21 October 2004

Bob here again,


It’s my first day to write about diving and as this is my first year diving in Antarctica you may well expect some strong impressions. After my first dive down here was cut short by a regulator free flow and my mask being badly fogged I have taken a much more prepared attitude towards the dives. Our day today started with the same 6:30am trudge to the galley for some sustenance. This meal is important, as it will often have to take us through till dinner with only a little snacking in between.

We got about an hour of sorting things out in the lab before our volunteer dive tenders from the community showed up. (Thanks everyone for your help). They got a short lesson on how to use the oxygen and some more emergency instructions on the use of the radios. In our dive locker as we fold our drysuits and pack our hoods and gloves. Then we form a chain and start transferring gear bags, tanks, specimen coolers, cameras, and eventually ourselves in to the vehicles. I figure roughly it takes about 1000 lbs of gear to put 6 divers in the water for one dive. This gear will be transferred 4 times in and out of the trucks. The drive to the dive site is time for some of us to get some sleep. I don’t count this as extra sleep; it’s just part of our daily schedule.

Today's dive plan had me getting in the water with Stacy as my partner. She would be taking cores. This activity requires a lot of skill. You must swim without kicking up the bottom to the core site then hover with perfect neutral buoyancy. Then using a short section of plexiglass tube you grind it into the mud. Once you’ve got it deep enough you slide a plastic cap over the top and start fanning the sediment away from the side of the tube. With another plastic cap in your hand you slide it down the side of the tube and lift ever so slightly so the lid will slip over the bottom. All this is done with dry gloves on that are about equivalent to space suit gloves. It might sound easy but it takes dozens of practice times before you can achieve a 25% success rate. For today nothing less then 100% percent will do. The cores being taken are experiments that have been on the sea floor for 2 years.  My job is to swim over to Stacy and hand her lids. Then she hands me the core. I swim it back to place the core in the bucket and return with more lids. Or at least that’s the plan.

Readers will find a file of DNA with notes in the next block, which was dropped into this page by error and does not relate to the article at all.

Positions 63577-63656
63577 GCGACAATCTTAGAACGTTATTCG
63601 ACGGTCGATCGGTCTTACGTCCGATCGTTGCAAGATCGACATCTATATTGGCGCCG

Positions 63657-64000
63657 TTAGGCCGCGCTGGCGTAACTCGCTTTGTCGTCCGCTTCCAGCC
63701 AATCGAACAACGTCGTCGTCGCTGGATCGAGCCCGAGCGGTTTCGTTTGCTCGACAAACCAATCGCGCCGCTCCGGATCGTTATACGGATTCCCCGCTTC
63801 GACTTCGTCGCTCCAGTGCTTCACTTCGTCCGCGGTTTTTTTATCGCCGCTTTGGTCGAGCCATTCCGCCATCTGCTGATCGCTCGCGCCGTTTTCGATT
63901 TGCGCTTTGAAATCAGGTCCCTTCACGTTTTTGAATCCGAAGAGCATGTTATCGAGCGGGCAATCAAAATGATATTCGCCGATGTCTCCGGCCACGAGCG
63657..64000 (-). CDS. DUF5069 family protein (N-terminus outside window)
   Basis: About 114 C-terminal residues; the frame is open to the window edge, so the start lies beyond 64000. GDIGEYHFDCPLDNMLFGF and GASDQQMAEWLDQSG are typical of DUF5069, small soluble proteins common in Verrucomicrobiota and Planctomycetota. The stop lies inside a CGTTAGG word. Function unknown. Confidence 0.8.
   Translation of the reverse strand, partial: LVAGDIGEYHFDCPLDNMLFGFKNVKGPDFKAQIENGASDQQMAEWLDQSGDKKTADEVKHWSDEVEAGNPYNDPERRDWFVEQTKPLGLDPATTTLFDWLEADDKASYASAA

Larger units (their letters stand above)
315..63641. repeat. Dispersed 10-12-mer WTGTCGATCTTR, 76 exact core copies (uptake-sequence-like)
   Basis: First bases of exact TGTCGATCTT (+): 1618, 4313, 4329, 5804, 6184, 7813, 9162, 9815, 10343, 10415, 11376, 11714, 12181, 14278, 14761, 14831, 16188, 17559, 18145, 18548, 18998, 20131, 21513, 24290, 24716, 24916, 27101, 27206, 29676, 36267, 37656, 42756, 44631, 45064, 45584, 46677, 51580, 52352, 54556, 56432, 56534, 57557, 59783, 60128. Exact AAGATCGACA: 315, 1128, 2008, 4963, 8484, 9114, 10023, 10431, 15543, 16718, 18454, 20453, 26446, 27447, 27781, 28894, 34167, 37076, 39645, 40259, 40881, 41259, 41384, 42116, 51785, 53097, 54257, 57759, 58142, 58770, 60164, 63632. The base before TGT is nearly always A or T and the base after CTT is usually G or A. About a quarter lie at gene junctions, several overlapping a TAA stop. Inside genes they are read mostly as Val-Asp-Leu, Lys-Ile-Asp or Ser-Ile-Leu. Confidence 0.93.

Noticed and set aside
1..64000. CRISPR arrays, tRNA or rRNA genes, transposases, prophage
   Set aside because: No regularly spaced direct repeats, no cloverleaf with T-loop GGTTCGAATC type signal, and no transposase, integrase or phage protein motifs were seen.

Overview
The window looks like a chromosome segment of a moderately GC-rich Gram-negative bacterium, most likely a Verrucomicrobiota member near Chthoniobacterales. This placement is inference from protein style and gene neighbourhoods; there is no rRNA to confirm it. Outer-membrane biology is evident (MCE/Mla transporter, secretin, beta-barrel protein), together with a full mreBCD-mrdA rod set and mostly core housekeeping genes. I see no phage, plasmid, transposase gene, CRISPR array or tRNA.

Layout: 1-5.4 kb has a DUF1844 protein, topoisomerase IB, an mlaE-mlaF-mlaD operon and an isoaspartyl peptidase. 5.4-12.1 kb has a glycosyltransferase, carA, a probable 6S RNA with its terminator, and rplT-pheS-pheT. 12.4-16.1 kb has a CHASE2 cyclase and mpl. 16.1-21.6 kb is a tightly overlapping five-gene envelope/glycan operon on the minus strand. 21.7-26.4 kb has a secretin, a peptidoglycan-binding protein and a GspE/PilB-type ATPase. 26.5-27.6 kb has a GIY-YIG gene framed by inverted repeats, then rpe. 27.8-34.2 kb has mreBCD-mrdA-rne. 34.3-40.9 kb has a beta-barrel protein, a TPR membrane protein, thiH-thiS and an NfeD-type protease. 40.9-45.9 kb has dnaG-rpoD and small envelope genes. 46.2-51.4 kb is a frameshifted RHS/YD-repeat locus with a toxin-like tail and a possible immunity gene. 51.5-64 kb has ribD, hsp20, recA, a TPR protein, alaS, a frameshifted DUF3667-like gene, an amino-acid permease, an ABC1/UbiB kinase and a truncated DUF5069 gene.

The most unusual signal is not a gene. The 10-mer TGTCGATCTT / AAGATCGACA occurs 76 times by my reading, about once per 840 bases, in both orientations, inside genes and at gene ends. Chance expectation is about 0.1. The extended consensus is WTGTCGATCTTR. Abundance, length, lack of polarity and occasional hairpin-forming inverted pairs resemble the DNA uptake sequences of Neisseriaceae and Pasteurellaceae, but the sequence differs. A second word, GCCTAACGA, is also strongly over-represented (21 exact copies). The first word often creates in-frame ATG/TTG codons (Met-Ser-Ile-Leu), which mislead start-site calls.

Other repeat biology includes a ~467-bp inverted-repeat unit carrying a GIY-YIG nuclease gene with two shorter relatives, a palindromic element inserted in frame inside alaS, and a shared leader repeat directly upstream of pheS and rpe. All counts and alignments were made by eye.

One of the core tubes

   Getting ready to dive is already becoming second nature. Two layers of pile underwear, neoprene socks, and pile booties. My big red drysuit barely slides over this. But I am getting better at wriggling in. Getting my head through the neck seal also used to be much more difficult. As it constricts my neck, hopefully forming a waterproof seal, I still sometimes get that feeling that I can’t breathe, but this goes away with a few quick deep breaths. I just keep telling myself I will be in the water soon and it all feels great when that first wave of freezing water hits you. 

Ice forms on the primary regulator first stage as we breath air through it.

After the “space suit” zipper seals me in I sit on the edge of the hole and put on a harness with almost 40 pounds of lead in it. This weight belt allows me and my very buoyant fleece underwear to sink. The tank comes next. It has a Y stem on it with two ports, each with its own valve. One valve is rigged with a secondary regulator, pressure-depth gauge, and an inflator hose that allows me to put air from my tank into my suit; this air gives me buoyancy control and  helps keep me warm. The second valve simply has one regulator on it and it is our primary. If it gets some ice forming within it it will likely free flow giving us a powerful blast of uncontrolled air flow, requiring that we switch to the secondary regulator. Having 2 valves on the tank permits us to turn off the primary. If it were allowed to continue to flow it would empty the tank very quickly. 

The button in the middle of my chest is the suit air inflator